Teacher’s Mind: Schools should embrace rehabilitative punishments

The academic success of a student is based on several factors. Of all the factors you may be thinking of, discipline is instrumental. There are students who join schools with good grades but gradually decline because of indiscipline.

The academic success of a student is based on several factors. Of all the factors you may be thinking of, discipline is instrumental. There are students who join schools with good grades but gradually decline because of indiscipline. 

This becomes even more complicated if we are to consider the age of most secondary school students who are at the adolescence stage and struggling to discover themselves.

This leads to issues like peer pressure and uncertainty, making it a little tough for them to conform to the school rules.

As a student, this same stage was not easy and I did not leave unscathed. I was suspended twice within a year for indiscipline.

The bright side is that after the second time, I had learnt my lesson and chose to overhaul my lifestyle for the better. I was even chosen to be a student leader as well.

I will always appreciate the fact that my school gave me a second chance. I think I would be a very different person if this had not happened.

Lately I have been thinking about the way things are handled today as far as discipline is concerned. My experience is that not many errant students in Rwanda are offered a second chance.

As the Ministry of Education makes efforts to improve conditions in schools by checking the dropout rates, they also need to pay attention to the issue of several students being expelled over indiscipline.

I am not in anyway condoning indiscipline in schools. All I am saying is that for a school to chase over 25 of their students in a term simply means the problem may be more with the school than with the students.

I know of hundreds of students who, because of indiscipline, have had to move from one school to another almost on an annual basis.

Anyone in the academic circles here (especially secondary school level) will confess to knowing a student who has been to Kagarama S.S, Alliance High School, to Kabuga High School, APRED Ndera, and or Nyamata High School all in the space of a mere six years.

Interestingly, such students do not appear to be so ill mannered and ‘impossible’ as is usually implied. They are simply a manifestation of a broken system.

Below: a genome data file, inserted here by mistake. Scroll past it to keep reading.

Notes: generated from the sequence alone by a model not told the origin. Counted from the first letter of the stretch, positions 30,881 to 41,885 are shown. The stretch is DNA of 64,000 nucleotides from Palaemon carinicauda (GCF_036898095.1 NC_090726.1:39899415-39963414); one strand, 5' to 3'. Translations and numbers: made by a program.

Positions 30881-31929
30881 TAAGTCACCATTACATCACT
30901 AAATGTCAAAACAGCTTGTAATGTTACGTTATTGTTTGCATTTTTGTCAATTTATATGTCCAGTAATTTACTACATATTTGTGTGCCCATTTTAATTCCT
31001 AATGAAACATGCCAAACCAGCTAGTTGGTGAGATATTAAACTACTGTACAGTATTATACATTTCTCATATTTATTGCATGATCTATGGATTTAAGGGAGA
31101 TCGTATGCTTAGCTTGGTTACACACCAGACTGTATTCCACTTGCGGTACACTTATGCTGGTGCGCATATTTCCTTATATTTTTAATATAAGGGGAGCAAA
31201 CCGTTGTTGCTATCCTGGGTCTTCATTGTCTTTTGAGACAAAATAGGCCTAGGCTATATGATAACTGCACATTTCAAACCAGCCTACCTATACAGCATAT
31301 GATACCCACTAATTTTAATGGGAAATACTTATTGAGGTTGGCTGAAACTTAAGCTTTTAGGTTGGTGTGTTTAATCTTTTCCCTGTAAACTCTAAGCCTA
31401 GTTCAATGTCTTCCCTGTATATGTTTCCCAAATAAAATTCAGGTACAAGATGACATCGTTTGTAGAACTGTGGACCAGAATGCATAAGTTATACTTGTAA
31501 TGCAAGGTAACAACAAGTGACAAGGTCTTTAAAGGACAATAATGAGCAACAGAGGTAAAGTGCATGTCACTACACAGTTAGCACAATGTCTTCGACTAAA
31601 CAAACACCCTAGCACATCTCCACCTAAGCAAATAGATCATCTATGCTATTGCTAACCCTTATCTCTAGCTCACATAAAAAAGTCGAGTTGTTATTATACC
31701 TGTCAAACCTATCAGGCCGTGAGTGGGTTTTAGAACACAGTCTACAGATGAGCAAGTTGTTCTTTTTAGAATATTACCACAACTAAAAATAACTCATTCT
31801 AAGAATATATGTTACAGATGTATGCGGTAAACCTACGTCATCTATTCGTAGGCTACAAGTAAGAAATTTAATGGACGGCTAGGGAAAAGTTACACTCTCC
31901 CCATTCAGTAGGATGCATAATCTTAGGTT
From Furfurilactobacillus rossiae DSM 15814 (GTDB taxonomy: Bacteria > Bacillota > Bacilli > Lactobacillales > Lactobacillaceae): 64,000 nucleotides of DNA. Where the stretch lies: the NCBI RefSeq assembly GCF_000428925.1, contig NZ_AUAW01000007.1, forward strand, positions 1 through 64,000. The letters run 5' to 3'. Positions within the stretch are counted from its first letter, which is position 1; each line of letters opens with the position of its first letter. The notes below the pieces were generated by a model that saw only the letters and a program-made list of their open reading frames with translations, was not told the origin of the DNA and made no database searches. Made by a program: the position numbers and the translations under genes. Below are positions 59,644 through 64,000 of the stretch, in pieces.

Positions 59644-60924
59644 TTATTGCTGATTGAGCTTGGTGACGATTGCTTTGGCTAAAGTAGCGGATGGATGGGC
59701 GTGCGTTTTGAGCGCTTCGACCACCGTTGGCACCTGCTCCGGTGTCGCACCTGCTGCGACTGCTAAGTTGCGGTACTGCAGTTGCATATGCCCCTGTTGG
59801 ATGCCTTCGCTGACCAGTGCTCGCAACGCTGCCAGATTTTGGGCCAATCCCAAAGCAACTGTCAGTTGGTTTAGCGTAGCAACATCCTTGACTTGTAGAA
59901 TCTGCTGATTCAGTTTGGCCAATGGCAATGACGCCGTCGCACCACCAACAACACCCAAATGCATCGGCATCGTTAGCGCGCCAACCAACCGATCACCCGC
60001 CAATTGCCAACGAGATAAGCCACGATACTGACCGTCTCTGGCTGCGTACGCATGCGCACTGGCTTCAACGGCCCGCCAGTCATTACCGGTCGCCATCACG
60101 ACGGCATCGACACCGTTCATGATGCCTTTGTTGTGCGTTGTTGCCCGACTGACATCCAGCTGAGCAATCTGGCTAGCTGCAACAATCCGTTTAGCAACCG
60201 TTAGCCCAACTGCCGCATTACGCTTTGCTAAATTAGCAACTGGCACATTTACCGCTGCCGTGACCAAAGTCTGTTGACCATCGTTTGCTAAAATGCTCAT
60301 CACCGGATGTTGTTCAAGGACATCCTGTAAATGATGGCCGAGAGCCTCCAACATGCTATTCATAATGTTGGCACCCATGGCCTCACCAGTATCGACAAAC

They represent the tendency for people charged with students’ discipline to opt for the easy way out by expelling students instead of cautioning and rehabilitating them.

This is a myopic way of doing things. Thinking that all stubborn students should be kicked out of the school and new ones admitted is not a sustainable thing to do.

Students should be reprimanded with the aim of making them better students not by losing them altogether. What does a teacher benefit by having a student trotting through all the schools in the country?

First of all this has led to a problem of students forging report cards. They do this in order to find their way into other schools.

This means that a bad boy is chased from one school and joins another as a ‘good’ boy. Eventually it turns into a vicious cycle where rogue students keep rotating in the different schools without ever changing.

Instead of just chasing away students, reasonable punishments that teach the students something and help them, not only reflect on the gravity and consequences of their misdemeanours but also their future as a whole.

Students should be clearly told what it is they did wrong and why they deserve to be punished. Students should be counselled more often by their teachers.

Teachers are indeed parents to their students. Is a good parent the one who chases away a stubborn son or the one who chooses to discipline the son and keep him irrespective of the misdemeanour? Let us strive to instil discipline once and for all.

Contact: ssenyonga@gmail.com

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